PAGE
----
The Worst Cashman Column Yet

Aside from the fact that I’m anything written under the premise of “if The Boss were still running things…” this is completely baseless speculation from Madden. Shocking, I know. Not being privy to private conversations, we have no idea what went in to the team, and team officials’, public statements. It’s just as likely that, given how public Cashman’s lack of desire to sign Soriano was and given that it was already well known that he wasn’t in favor of the signing, it was better to have Cashman be up front about things, rather than engaging in some sort of silly double speak.

And if he hates his job so much, he is of course free to resign his position. He hasn’t done so, and no one has reported he intends to do so, so color me skeptical. To say nothing of the fact that these stories have taken on a life of their own, neglecting the fact that Cashman hardly seemed angry about the matter, even if he didn’t agree with it.

Madden isn’t done though, by any means.

If you listen to some of things Cashman has said over the years and look at the pattern with which he has chosen to operate in the last few years – the CC Sabathia, A.J. Burnett, Mark Teixeira winter notwithstanding – a picture emerges of a GM who clearly wishes he was running a small-market team like his pal Billy Beane in Oakland.

Ok, let’s take a look at that. Since the 2008-09 offseason, Cashman has traded Austin Jackson and Ian Kennedy for Curtis Granderson, traded one of his better pitching prospects (at the time anyway) for Javier Vazquez and the $11 million he was owed in 2010,  attempted to trade his best prospect for a 2 and a half month rental of Cliff Lee, and then offered 32 year old Lee a 7 year, $150-170 million contract. Obviously these are the actions of someone who just hates spending lots of money on baseball players and spends his nights dreaming of being the GM of a team with the budget of the Marlins, Pirates, or Padres.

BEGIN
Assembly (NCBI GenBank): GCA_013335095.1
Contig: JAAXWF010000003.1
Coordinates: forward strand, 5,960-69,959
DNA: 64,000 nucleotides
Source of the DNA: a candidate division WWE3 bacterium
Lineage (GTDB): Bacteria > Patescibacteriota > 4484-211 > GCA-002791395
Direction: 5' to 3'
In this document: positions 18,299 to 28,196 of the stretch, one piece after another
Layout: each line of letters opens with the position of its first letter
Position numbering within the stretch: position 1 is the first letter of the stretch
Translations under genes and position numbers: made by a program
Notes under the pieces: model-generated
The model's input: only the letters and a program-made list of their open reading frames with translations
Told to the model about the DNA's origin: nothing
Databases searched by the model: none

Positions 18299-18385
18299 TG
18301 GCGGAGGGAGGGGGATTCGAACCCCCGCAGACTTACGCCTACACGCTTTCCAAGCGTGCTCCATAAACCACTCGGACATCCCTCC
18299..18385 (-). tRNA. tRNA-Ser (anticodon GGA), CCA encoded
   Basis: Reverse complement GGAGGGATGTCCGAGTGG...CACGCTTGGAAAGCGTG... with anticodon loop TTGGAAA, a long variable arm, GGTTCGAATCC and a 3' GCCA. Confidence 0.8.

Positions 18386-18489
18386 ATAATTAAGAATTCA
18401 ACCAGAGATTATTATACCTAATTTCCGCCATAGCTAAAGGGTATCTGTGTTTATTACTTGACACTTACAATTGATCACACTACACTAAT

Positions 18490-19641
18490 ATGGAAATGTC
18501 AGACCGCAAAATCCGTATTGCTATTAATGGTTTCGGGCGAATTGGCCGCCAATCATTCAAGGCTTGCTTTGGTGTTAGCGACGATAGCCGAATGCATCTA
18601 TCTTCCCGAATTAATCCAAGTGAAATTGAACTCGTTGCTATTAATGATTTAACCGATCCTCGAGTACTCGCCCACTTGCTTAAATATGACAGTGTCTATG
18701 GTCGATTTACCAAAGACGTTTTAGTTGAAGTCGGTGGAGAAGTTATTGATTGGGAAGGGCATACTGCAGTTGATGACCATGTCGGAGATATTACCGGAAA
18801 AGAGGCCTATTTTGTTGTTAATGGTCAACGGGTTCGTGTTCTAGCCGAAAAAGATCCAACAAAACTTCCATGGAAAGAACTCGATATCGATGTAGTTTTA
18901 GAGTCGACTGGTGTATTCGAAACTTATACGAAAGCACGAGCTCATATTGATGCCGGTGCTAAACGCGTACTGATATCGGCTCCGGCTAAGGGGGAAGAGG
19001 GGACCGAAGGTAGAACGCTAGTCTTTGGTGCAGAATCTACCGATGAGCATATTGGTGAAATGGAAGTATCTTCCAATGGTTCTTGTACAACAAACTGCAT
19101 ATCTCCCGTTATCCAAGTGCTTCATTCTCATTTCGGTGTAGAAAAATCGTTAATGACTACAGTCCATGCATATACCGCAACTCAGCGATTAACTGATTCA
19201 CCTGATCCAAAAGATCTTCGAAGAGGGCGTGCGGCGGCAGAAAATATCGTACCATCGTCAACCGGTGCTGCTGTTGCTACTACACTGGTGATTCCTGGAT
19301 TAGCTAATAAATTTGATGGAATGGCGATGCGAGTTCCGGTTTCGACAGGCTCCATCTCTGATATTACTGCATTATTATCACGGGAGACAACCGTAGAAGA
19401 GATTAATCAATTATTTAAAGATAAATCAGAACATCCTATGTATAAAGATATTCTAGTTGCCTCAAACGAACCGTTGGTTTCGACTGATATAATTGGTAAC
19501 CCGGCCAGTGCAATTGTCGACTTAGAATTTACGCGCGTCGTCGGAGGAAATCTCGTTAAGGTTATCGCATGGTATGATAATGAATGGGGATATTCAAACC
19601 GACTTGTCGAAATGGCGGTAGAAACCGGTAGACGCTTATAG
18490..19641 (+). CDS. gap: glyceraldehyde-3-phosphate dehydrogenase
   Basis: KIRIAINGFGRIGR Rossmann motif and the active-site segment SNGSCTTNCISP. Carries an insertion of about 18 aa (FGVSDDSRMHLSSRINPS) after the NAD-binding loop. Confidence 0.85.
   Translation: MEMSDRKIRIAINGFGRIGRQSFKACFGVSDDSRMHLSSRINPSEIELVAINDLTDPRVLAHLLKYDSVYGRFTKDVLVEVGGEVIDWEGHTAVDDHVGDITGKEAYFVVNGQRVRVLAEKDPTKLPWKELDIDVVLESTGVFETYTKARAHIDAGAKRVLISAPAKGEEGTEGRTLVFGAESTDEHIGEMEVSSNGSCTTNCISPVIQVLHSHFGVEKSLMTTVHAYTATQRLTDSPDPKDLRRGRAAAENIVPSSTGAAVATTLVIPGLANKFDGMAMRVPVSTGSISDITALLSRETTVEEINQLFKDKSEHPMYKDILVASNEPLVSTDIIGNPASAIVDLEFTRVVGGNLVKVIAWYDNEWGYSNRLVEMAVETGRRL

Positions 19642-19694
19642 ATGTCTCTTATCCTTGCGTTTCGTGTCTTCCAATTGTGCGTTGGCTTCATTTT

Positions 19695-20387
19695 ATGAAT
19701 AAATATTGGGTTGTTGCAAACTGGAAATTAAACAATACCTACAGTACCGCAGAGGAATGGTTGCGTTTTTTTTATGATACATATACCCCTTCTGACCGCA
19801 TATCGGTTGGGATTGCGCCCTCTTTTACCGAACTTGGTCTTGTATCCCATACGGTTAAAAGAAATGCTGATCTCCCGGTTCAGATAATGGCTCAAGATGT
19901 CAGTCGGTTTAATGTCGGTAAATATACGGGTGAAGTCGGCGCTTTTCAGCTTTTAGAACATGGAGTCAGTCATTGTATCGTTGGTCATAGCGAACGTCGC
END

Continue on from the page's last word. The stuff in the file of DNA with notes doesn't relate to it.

And then, we start getting really deep into the weeds:

Indeed, you get the feeling that Cashman is tired of being labled a “checkbook GM”, while viewing that $200 million Yankee payroll as an albatross rather than a built-in insurance policy for making the postseason every year.

Um…what? More money means more resources, and that means more flexibility to do your job, Every GM in the league would like to have more money. Less money is the real albatross, because it limits your options in terms of putting a team together. If Madden is right about this, I’m basically forced to conclude that Brian Cashman is the most irrational person in baseball. Of course, Cashman has made many rational moves in the recent past, so by process of elimination it seems more likely that, as is usually the case, Madden is peddling complete bovine excrement.

Ever since that $423 million splurge in 2008, Cashman has taken great pains to state his annual goal of trimming the payroll and it’s no wonder that he still seethes privately about that Hank Steinbrenner-approved $275 million Alex Rodriguez contract that will curtail that effort through 2017.

And now Madden has just completely taken us to Oz in his quest to make whatever point he’s making. To wit, while I suppose opinions may differ on the matter, rather than stating his “goal” to bring down payroll, Cashman has always seemed to be stating his charge. And that, of course, fits nicely into both facts and logic, as we know Hal wants to run the team on something of a budget, and it’s ownership, not management, who has an interest in keeping payroll low since, you know, it’s their money being spent. The idea that Cashman has a concern for lowering payroll simply for the reason of lowering payroll is just absurd, and Madden has, at this point, pretty much lost all semblance of being tethered to reality in this column.